He added that the prospect of rates going even higher motivated them to move quickly on buying the new home. And if they had opted for a fixed-rate mortgage, he estimates, their monthly payment would have been higher by a couple hundred dollars. “When you run the numbers, it makes a big difference,” he said.
Adjustable-rate mortgages, which reset to market rates after a certain number of years, typically offer lower rates than fixed-rate mortgages at the beginning of their term. Some lenders say they have seen a surge of customer inquiries into the product as rates rise. They remain a relatively small part of the mortgage market, though: They made up about 12% of mortgage originations in the second quarter, according to industry research group Inside Mortgage Finance.
The rise in rates could have far-reaching effects for the mortgage industry. Some lenders—particularly nonbanks that don’t have other lines of business —could take on riskier customers to keep up their level of loan volume, or be forced to sell themselves. Many U.S. mortgage lenders, including some of the biggest players, didn’t exist a decade ago and only know a low-rate environment.
Long-term mortgage rates now have climbed nearly a full percentage point from 3.95% at the beginning of this year. House hunters who started searching months ago are acutely aware of the rise in rates.
“We have some people who prepared themselves early, and bless their heart for doing it—that’s what I’ve been preaching,” said Rick Bechtel, head of U.S. mortgage banking at TD Bank. “And they’re the ones who are most pained.”
A spate of recent positive economic news helped drive the 10-year Treasury note, to which mortgage rates are closely tied, to a seven-year high last week. The Federal Reserve, which has raised its key policy rate three times this year, is expected to do so again in December.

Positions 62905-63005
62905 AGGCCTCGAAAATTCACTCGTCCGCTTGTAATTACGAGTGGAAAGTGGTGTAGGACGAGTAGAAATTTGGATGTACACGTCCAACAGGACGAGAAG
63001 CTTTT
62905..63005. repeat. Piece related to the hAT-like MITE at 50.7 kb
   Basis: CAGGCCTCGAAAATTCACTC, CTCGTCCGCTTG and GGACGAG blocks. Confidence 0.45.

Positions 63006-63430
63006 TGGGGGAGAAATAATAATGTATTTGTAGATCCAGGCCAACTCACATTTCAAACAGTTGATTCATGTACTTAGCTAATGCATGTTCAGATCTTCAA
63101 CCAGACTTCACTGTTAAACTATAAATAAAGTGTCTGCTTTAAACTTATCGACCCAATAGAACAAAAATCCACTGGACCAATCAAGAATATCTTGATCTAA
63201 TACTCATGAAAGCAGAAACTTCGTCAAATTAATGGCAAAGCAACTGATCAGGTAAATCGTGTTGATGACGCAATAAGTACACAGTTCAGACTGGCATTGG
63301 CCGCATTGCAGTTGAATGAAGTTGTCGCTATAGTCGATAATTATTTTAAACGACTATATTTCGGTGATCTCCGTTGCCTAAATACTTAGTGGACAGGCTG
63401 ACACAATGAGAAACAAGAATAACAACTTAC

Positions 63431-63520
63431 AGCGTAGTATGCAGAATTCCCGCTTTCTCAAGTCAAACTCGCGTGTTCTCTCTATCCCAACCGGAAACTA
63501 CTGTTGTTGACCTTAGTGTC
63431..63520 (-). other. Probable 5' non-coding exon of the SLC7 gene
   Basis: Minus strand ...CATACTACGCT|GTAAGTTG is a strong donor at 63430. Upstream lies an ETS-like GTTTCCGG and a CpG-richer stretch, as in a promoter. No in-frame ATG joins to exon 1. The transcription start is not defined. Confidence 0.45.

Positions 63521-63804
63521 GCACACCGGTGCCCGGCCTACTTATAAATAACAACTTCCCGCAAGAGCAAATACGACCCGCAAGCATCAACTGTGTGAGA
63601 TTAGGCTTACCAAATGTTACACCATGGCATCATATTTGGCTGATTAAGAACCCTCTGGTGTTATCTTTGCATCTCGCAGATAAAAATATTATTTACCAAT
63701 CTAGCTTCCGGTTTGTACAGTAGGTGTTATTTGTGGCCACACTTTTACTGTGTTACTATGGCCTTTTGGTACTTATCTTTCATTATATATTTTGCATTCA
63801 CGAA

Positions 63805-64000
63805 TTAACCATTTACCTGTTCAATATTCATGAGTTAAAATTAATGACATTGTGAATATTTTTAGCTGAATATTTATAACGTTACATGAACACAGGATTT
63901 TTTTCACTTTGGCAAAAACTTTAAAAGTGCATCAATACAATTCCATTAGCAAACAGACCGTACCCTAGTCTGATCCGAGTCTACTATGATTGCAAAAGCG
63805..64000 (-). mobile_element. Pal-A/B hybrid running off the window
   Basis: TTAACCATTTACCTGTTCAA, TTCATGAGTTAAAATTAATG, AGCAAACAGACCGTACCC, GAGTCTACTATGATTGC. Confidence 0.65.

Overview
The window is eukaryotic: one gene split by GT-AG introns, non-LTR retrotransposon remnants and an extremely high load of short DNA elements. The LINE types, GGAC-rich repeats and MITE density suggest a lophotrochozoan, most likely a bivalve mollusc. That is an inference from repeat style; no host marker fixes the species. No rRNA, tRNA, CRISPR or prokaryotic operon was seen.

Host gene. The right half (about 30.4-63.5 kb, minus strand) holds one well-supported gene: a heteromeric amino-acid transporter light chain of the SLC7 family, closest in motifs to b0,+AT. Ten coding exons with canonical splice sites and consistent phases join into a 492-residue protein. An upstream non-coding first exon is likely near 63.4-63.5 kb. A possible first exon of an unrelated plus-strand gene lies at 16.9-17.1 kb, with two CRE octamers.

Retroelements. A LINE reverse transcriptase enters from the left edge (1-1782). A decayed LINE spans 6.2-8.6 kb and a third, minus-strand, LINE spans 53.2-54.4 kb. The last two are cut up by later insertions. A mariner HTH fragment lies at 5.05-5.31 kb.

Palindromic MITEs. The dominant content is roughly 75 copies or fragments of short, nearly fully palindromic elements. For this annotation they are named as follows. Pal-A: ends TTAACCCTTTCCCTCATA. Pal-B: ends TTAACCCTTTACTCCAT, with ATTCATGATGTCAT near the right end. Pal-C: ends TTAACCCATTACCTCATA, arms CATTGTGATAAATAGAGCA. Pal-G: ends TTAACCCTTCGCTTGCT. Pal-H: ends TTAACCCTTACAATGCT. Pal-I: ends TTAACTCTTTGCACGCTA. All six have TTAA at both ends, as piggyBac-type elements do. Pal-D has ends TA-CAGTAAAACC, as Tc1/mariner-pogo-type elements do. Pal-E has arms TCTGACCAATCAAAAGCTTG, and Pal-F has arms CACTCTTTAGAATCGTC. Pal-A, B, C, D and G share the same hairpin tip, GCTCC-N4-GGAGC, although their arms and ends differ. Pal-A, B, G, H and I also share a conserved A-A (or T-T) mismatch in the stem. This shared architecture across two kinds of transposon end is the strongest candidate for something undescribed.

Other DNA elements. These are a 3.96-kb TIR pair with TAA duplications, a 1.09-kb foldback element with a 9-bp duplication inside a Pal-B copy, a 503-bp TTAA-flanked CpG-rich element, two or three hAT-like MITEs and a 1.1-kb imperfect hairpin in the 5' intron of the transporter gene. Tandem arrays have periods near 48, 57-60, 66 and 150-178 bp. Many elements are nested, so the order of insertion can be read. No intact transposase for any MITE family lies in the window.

And higher rates will likely kill off any lingering possibility of a refinancing boom, which bailed out the mortgage industry in the years right after the 2008 financial crisis. If rates hit 5%, the pool of homeowners who would qualify for and benefit from a refinance will shrink to 1.55 million, according to mortgage-data and technology firm Black Knight Inc. That would be down about 64% since the start of the year, and the smallest pool since 2008.
Higher rates will be hardest on first-time buyers, who tend to make smaller down payments than older buyers who have built up equity in their previous homes, and middle-income buyers, who can least afford the extra cost. Mr. Khater said that about 45% of the loans that Freddie Mac is backing are to first-time buyers, up from about 30% normally, which also means that rising rates could have an even bigger impact on the market than usual.
“Affordability has already been an issue for consumers across the country,” said Sanjiv Das, CEO of Caliber Home Loans Inc., one of the biggest mortgage lenders in the country. “Now it becomes an even bigger issue.”
Appeared in the October 12, 2018, print edition as ‘Mortgage Rates Jump to Seven-Year High.’